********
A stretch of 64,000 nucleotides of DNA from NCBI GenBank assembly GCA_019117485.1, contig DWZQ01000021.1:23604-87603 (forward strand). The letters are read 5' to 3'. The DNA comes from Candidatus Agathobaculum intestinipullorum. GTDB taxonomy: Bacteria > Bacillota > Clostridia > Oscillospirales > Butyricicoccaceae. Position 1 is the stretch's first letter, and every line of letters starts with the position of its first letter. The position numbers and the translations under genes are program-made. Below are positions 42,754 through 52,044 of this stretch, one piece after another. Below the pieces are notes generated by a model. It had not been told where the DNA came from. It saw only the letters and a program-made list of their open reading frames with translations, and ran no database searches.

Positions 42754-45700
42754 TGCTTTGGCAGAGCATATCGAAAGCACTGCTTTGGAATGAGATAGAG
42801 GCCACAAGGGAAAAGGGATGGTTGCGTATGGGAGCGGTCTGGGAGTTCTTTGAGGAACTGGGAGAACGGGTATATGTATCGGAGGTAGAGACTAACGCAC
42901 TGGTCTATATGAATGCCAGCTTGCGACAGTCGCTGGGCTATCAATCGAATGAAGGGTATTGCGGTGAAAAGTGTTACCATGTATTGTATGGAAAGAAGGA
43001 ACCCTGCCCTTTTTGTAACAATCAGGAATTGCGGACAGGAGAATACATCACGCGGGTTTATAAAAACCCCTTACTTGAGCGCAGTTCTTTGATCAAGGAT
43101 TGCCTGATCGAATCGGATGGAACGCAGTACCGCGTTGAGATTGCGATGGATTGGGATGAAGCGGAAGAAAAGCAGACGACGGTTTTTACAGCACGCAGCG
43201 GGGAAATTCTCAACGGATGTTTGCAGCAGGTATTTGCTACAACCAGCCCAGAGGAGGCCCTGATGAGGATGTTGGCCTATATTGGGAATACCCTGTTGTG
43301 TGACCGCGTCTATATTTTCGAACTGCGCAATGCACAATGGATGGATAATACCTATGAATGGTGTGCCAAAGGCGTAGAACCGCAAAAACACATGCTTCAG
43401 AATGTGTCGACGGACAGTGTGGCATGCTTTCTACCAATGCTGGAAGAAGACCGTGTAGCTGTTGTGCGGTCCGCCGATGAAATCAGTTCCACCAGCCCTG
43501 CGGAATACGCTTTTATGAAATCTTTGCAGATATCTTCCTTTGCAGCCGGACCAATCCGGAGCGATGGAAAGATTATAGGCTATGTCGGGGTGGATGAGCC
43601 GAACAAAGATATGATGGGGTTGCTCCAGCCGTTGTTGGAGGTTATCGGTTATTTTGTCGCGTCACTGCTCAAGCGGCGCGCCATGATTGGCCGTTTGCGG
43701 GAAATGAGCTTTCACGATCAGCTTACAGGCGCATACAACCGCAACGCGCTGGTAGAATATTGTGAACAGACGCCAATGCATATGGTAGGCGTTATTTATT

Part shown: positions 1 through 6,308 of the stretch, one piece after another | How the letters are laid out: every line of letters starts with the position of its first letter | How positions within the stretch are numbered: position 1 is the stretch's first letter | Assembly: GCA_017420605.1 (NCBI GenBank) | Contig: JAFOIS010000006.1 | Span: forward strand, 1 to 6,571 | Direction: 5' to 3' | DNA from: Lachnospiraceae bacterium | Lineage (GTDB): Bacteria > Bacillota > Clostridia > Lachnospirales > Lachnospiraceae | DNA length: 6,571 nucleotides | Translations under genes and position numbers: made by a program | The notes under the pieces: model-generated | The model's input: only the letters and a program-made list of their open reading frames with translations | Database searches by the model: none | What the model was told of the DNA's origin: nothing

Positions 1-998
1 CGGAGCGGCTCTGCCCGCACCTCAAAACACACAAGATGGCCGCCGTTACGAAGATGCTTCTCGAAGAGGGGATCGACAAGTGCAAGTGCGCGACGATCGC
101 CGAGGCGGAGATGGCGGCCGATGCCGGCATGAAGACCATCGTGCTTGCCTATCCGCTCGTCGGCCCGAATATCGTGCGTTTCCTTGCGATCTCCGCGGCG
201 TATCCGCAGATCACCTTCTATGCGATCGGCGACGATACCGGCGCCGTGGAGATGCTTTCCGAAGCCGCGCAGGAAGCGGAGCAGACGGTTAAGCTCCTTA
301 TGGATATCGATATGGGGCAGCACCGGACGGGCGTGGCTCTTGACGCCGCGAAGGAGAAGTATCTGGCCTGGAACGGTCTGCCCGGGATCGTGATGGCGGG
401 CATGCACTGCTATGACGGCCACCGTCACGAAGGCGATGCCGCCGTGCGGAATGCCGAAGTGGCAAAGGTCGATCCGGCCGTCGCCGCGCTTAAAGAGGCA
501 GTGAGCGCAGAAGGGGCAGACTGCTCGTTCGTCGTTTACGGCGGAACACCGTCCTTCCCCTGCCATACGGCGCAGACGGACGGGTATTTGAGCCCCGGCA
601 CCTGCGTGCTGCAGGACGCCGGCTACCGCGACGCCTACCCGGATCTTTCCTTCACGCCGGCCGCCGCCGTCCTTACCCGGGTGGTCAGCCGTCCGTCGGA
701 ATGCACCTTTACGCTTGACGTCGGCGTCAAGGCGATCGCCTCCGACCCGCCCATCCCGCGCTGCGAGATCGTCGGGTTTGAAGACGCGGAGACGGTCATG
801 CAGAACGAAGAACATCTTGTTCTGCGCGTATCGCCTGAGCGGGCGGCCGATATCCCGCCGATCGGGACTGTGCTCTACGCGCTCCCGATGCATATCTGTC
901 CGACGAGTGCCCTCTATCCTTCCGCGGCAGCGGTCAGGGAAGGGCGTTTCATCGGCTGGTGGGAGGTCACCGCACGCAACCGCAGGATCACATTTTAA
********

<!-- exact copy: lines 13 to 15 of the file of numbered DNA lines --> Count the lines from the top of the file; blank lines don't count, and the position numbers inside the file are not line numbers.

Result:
43701 GAAATGAGCTTTCACGATCAGCTTACAGGCGCATACAACCGCAACGCGCTGGTAGAATATTGTGAACAGACGCCAATGCATATGGTAGGCGTTATTTATT

Part shown: positions 1 through 6,308 of the stretch, one piece after another | How the letters are laid out: every line of letters starts with the position of its first letter | How positions within the stretch are numbered: position 1 is the stretch's first letter | Assembly: GCA_017420605.1 (NCBI GenBank) | Contig: JAFOIS010000006.1 | Span: forward strand, 1 to 6,571 | Direction: 5' to 3' | DNA from: Lachnospiraceae bacterium | Lineage (GTDB): Bacteria > Bacillota > Clostridia > Lachnospirales > Lachnospiraceae | DNA length: 6,571 nucleotides | Translations under genes and position numbers: made by a program | The notes under the pieces: model-generated | The model's input: only the letters and a program-made list of their open reading frames with translations | Database searches by the model: none | What the model was told of the DNA's origin: nothing

Positions 1-998